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Spatial Analysis (Interpolation)

gentlelogo Objectives: Understanding of interpolation as part of spatial analysis
Keywords: Point data, interpolation method, Inverse Distance Weighted, Triangulated Irregular Network

Overview

Spatial analysis is the process of manipulating spatial information to extract new information and meaning from the original data. Usually spatial analysis is carried out with a Geographic Information System (GIS). A GIS usually provides spatial analysis tools for calculating feature statistics and carrying out geoprocessing activities as data interpolation. In hydrology, users will likely emphasize the importance of terrain analysis and hydrological modelling (modelling the movement of water over and in the earth). In wildlife management, users are interested in analytical functions dealing with wildlife point locations and their relationship to the environment. Each user will have different things they are interested in depending on the kind of work they do.

Spatial interpolation in detail

Spatial interpolation is the process of using points with known values to estimate values at other unknown points. For example, to make a precipitation (rainfall) map for your country, you will not find enough evenly spread weather stations to cover the entire region. Spatial interpolation can estimate the temperatures at locations without recorded data by using known temperature readings at nearby weather stations (see figure_temperature_map). This type of interpolated surface is often called a statistical surface. Elevation data, precipitation, snow accumulation, water table and population density are other types of data that can be computed using interpolation.

Figure Tempareature Map 1:

../../_images/temperature_map.png

Temperature map interpolated from South African Weather Stations.

Because of high cost and limited resources, data collection is usually conducted only in a limited number of selected point locations. In GIS, spatial interpolation of these points can be applied to create a raster surface with estimates made for all raster cells.

In order to generate a continuous map, for example, a digital elevation map from elevation points measured with a GPS device, a suitable interpolation method has to be used to optimally estimate the values at those locations where no samples or measurements were taken. The results of the interpolation analysis can then be used for analyses that cover the whole area and for modelling.

There are many interpolation methods. In this introduction we will present two widely used interpolation methods called Inverse Distance Weighting (IDW) and Triangulated Irregular Networks (TIN). If you are looking for additional interpolation methods, please refer to the ‘Further Reading’ section at the end of this topic.

Inverse Distance Weighted (IDW)

In the IDW interpolation method, the sample points are weighted during interpolation such that the influence of one point relative to another declines with distance from the unknown point you want to create (see figure_idw_interpolation).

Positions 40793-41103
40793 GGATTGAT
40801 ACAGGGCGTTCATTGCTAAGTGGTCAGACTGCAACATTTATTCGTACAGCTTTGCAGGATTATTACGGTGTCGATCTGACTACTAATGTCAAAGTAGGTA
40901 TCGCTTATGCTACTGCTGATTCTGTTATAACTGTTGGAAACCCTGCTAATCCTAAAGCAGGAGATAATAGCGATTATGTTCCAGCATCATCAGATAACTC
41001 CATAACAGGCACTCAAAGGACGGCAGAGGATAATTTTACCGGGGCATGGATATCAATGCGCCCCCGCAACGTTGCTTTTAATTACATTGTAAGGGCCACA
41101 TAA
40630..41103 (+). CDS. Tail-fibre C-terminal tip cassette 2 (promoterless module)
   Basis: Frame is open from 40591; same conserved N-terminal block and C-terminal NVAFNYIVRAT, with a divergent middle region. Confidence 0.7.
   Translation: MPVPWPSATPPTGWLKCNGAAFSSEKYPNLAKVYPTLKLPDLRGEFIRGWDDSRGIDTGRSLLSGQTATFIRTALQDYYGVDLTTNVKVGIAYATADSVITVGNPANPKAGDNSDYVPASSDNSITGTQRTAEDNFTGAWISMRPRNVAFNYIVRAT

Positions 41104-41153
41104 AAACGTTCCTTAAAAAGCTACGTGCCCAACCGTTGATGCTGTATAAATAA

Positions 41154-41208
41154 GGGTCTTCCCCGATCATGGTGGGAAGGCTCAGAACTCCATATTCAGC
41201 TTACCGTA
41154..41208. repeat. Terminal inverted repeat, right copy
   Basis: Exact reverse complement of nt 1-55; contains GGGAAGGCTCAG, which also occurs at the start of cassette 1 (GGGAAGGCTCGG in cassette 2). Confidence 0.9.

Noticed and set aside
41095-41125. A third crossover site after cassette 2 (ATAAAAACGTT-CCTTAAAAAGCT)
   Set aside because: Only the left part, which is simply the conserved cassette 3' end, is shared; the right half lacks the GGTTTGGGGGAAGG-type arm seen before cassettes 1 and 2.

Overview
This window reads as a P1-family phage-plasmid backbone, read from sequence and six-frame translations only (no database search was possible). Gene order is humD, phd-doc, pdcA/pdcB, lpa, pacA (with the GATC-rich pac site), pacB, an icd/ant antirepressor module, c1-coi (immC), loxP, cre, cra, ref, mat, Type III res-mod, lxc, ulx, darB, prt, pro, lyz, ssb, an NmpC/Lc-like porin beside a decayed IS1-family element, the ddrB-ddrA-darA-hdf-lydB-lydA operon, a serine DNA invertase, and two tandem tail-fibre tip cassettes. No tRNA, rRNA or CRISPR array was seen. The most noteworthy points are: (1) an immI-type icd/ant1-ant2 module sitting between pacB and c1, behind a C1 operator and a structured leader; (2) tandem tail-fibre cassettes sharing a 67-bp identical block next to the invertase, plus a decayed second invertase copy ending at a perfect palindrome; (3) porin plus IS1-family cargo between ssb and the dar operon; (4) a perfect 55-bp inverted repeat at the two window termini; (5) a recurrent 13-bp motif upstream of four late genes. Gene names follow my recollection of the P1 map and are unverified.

Figure IDW Interpolation 1:

../../_images/idw_interpolation.png

Inverse Distance Weighted interpolation based on weighted sample point distance (left). Interpolated IDW surface from elevation vector points (right). Image Source: Mitas, L., Mitasova, H. (1999).

Weighting is assigned to sample points through the use of a weighting coefficient that controls how the weighting influence will drop off as the distance from new point increases. The greater the weighting coefficient, the less the effect points will have if they are far from the unknown point during the interpolation process. As the coefficient increases, the value of the unknown point approaches the value of the nearest observational point.

It is important to notice that the IDW interpolation method also has some disadvantages: the quality of the interpolation result can decrease, if the distribution of sample data points is uneven. Furthermore, maximum and minimum values in the interpolated surface can only occur at sample data points. This often results in small peaks and pits around the sample data points as shown in figure_idw_interpolation.

In GIS, interpolation results are usually shown as a 2 dimensional raster layer. In figure_idw_result, you can see a typical IDW interpolation result, based on elevation sample points collected in the field with a GPS device.

Figure IDW Interpolation 2:

../../_images/idw_result.png

IDW interpolation result from irregularly collected elevation sample points (shown as black crosses).

Triangulated Irregular Network (TIN)

TIN interpolation is another popular tool in GIS. A common TIN algorithm is called Delaunay triangulation. It tries to create a surface formed by triangles of nearest neighbour points. To do this, circumcircles around selected sample points are created and their intersections are connected to a network of non overlapping and as compact as possible triangles (see figure_tin_interpolation).